Apart from eventually dying of course, there are a few things in the world that we will all do:
Eating & drinking
Even if we don’t have sex often, most of us do it. At some point. More people will have sex in their lifetime than will have a bank account, than will be a Christian, than will kill someone, than will own a house, than will learn to cook. There are more people having sex today than there are people becoming a vegetarian! This is because even though we don’t all have money or a shared faith or live in a safe country, we all have bodies and we all have hormones. Without them, there would be no us. How many adults do you know who have never ever had sex?
It’s up there as one of THE most natural things ever in the world to do. Breathing, eating, drinking, going to the loo… good, good, all good, all necessary. We must keep doing them… but stop having sex or do it badly or thoughtlessly and we’re also in trouble. We’re all in trouble. Rape, AIDS, other STDs, population problems. We need sex. But we need proper sex.
What we don’t need are wars or people beating the crap out of one another.
So… Why are books to do with such a normal, average, everyday human function seen as naughty? Why is violence allowed on TV earlier than sex? Why do we worry about our children knowing about sex? Why is it hidden like a bad thing, only allowed out late at night?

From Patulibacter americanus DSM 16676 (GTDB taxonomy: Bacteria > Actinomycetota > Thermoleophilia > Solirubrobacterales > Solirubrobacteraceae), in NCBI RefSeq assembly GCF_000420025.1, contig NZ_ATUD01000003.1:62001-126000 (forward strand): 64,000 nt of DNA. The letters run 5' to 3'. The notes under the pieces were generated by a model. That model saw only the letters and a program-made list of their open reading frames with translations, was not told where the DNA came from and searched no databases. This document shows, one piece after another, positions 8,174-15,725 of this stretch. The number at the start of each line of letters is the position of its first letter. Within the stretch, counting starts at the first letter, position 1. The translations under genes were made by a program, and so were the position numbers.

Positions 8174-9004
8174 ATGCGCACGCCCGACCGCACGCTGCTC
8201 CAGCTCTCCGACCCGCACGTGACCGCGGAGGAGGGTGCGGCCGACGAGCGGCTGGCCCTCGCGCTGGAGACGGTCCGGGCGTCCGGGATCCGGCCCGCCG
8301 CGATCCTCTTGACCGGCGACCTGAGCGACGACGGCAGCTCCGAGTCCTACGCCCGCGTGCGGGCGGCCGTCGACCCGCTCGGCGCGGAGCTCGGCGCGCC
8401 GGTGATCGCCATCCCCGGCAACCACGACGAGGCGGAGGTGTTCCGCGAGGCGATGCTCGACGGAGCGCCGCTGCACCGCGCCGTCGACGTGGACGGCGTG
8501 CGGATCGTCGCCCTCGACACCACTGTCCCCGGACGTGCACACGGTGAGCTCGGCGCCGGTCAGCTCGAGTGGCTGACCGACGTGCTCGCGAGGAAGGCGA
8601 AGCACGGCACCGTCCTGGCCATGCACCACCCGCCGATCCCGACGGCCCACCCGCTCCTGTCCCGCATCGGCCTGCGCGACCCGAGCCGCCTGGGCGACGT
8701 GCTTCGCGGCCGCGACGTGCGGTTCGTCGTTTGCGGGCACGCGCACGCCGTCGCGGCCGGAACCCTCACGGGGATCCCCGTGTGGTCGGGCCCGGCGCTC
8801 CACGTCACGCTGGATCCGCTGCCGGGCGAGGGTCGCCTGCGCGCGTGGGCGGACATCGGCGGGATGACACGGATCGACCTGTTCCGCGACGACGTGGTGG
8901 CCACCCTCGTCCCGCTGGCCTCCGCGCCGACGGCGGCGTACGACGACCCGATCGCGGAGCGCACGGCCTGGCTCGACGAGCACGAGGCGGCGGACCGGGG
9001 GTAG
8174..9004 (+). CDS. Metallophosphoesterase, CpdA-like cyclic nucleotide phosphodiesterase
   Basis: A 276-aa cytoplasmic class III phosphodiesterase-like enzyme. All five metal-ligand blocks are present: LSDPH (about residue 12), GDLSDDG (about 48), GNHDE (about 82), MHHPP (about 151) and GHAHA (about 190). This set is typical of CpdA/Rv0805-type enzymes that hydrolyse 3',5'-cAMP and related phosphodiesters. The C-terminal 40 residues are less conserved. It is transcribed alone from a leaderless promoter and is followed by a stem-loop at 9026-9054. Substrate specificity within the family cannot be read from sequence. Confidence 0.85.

Why is okay to scare the willies (excuse the pun) out of our children with, lets face it – unlikely but very realistically portrayed – scenarios about aliens, monsters, soldiers, danger, death, violence, entrapment, on TV? Children believe a lot of what they see on television. We are hardly protecting them, keeping them safe and prolonging their childhoods by doing this. Unreal fear and violence are not the same as imaginative escapism – something which I am all for.
I’m not saying parents should be giving sexual demonstrations in front of their children (not until they are 16 and can be thoroughly ashamed, at least! ;)) or allowing them to look at pornography. (I don’t consider pornography safe, thoughtful or realistic…. But that’s another argument) But can’t we allow sex to be normal, and worry less when explaining the ins and outs (tee hee) of reproduction. After all it is more normal and useful than shooting people and plenty of kids have had hands on experience of pretending to murder people on computer games.
I’ve seen stabbings on soaps on TV before 9pm; blood, shootings, violence, punches thrown, and yet the major complaints the public seem to make are often to do with something of a sexual nature – such as a homosexual kiss. And kissing hurts whom exactly?
If it’s less hidden, if it’s less naughty, if it’s less forbidden. If it’s just assumed that it is a natural human function, surely that reduces the mystery, the fear, and therefore the danger and the chances of doing it wrong, badly, illegally.
Here’s something else completely amazing: there are two major body types; the one with dangly bits inside their pants and the one with no dangly bits inside their pants. Apart from some rare and interesting variations, just about every single one of us is one of those two major body types (Yes, really!) So why all the secrecy? It’s no big deal. What is a big deal is the way we try to make out that our bodies are in some way wrong, or dangerous, and naughty even. I’m not about to advocate naturism everywhere – (each to his or her own) it’s too cold here for one thing but can we get over this, please?
Do we go to swimming lessons and say to the teacher, ‘What ever you do, don’t talk about breathing in front of my child.’?
Do we ask people not to use the bathroom before dark, because no one wants to know that they might be having a wee?